Τετάρτη, 31 Ιουλίου 2013

T-7: Olympian Love Games and Metamorphoses – Cavalli’s tribute to ancient Greek myth

“Summertime… and the living is easy…” Gershwin did not compose that piece having me in mind, unfortunately! I can only wish that my summertime was easy. For a second year I am depraved of holidays; I have to organize my departure for the coming autumn; I have to juggle various issues at work, which become more surreal every day. At least, the relative peace and quiet that we have had for the past weeks is a small compensation to the fact that I cannot be enjoying cold mojitos on the beach. And it is precisely this peace that brings me back to the list. I will admit that I am very much out of practice. The words come out with extreme force lately, but that is the result of the burnout I am suffering from. Anyway, you didn’t come here to listen to me complaining, you came to be entertained and I promise you, I will do my best to accommodate even the toughest among you!
Moving – extremely slowly, I’ll admit – towards the top of the list, I realized that there is a lot of baroque opera in it; which would probably mean that I would have to change the title of the list to “My Top 10 baroque operas”, but I have already written about two (!) 19th century pieces, so that somewhat compensates for the lack of modernity in the list. And I can only promise that further down we will come across some later works. This being said, my number 7 is, surprise-surprise, from the baroque period…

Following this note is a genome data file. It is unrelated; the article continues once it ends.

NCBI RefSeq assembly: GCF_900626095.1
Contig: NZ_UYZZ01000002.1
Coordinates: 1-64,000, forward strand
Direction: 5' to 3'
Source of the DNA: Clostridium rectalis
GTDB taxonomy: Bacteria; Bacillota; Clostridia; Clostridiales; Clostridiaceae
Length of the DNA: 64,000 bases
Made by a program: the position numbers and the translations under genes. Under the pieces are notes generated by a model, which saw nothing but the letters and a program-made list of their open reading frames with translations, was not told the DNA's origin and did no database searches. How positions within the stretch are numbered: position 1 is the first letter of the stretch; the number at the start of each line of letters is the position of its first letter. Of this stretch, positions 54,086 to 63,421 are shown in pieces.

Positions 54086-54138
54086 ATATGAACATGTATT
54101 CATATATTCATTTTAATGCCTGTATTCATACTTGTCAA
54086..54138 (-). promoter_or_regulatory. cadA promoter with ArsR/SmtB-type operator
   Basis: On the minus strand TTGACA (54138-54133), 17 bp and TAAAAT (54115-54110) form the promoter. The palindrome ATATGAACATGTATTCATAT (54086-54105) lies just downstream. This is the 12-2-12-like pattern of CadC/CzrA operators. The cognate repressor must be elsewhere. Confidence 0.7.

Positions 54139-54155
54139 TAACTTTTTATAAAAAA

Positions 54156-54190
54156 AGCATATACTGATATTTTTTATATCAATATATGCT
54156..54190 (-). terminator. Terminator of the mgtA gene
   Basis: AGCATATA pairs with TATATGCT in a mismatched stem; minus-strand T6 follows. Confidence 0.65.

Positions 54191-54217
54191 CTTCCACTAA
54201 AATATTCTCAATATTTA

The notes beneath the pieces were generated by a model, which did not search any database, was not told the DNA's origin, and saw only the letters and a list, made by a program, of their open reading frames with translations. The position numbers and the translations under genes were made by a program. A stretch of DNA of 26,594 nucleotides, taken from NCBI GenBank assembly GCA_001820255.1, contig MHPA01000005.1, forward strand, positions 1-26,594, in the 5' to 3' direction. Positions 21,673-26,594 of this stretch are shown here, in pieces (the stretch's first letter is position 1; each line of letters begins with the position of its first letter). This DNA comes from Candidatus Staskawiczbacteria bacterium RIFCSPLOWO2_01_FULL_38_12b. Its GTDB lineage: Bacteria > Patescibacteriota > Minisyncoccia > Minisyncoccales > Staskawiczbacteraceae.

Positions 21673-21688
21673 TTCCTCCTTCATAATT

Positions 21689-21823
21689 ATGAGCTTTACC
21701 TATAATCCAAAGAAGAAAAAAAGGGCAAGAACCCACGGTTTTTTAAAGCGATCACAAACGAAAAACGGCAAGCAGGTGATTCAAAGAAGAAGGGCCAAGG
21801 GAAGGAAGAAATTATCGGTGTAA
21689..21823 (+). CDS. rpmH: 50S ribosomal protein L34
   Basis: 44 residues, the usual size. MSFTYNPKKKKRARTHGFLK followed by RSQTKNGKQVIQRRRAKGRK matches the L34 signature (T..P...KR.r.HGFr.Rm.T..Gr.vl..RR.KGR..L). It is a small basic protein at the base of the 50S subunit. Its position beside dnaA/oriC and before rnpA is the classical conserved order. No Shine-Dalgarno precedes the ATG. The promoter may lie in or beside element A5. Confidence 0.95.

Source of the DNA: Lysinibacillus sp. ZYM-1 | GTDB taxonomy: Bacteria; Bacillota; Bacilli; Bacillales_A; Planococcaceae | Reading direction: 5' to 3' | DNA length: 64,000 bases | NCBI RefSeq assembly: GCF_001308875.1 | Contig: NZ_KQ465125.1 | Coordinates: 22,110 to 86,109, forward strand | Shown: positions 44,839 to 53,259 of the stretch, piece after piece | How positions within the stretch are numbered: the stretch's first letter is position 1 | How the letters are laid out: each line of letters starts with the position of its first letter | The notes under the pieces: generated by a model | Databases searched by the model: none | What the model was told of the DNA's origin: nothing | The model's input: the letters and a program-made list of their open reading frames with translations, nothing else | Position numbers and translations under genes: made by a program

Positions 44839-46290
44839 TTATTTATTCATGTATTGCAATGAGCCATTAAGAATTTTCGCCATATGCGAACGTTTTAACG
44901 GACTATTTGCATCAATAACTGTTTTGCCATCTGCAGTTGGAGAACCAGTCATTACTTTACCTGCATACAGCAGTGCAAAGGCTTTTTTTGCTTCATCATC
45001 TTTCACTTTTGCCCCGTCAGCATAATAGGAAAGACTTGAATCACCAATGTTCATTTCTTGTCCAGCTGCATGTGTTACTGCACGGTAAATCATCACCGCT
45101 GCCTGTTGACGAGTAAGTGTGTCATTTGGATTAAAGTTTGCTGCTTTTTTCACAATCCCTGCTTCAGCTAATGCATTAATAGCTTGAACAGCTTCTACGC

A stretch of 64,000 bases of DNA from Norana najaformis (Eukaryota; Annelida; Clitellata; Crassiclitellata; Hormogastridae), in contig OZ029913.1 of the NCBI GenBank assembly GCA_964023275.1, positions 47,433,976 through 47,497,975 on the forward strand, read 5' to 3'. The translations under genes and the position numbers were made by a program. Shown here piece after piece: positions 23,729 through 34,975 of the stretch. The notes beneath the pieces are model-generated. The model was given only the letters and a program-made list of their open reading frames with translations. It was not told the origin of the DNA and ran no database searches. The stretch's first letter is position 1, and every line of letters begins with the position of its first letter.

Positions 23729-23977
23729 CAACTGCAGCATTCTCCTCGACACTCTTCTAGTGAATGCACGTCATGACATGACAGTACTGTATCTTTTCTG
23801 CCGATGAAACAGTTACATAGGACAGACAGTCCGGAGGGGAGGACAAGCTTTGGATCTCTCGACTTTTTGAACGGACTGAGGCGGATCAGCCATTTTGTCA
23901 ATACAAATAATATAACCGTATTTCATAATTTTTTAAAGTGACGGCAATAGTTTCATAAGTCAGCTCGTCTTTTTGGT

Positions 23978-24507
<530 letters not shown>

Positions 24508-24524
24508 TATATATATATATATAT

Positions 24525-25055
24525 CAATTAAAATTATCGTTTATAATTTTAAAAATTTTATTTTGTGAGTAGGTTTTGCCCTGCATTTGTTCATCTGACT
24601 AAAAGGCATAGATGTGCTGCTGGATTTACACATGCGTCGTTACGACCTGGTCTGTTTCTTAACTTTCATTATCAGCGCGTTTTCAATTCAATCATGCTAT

SPOILER ALERT! ANY FURTHER READING YOU UNDERTAKE WITHOUT CHECKING OUT THE WORK FIRST, IS YOUR OWN MISTAKE! YOU HAVE BEEN DULY WARNED!

Among the students that Claudio Monteverdi had, was one guy named Francesco Cavalli. His surname creates some rather funny associations these days, what with Roberto Cavalli being a famous fashion designer. I know not whether the two are distant relatives, but if they are, I am not entirely convinced that the original Cavalli would disprove of Roberto. This assumption is based solely on Cavalli’s music and not any particular information from the composers’ life. Cavalli (Francesco, not the other one), is, without a doubt, Monteverdi’s most famous student today. And rightly so. His music is vibrant, at times pompous, exuberant, yet also deep and profound; I would go as far as calling it “witty” in the English 18th century meaning of the word. If Monteverdi – in his three surviving operas – presents a sincere and very well thought out version of mankind, Cavalli takes his master’s lessons to a new height, by perfectly balancing comedy and drama in one, never forgetting that he is still composing for a rather eclectic audience back in his day.
His opera “La Calisto” (I will stick with this spelling of the name throughout, and not use the “Callisto” version of the name, which however is closer to Greek original orthography, since the name essentially means “the most beautiful”) is the perfect example – and it happens to be one of my favorites too. Back then, when it first premiered, it was not well received. It ran for a very short time, landing an unfortunate spot in the list of genius compositions that were well ahead of their times. Thankfully, this brilliant piece has been rediscovered and brought to life once again.
The plot is, not surprisingly, rather packed and the number of people appearing on stage is that of 13! Quite an accomplishment! As is the norm, the plot is also inspired by a number of ancient Greek myths – with no twist. The way they myths are, is the way they are portrayed in the opera. The librettist, Giovanni Faustini, did not make any huge alterations to his original material, taken from Ovid. He simply used what already existed and added some comic relief in the secondary characters, as is tradition.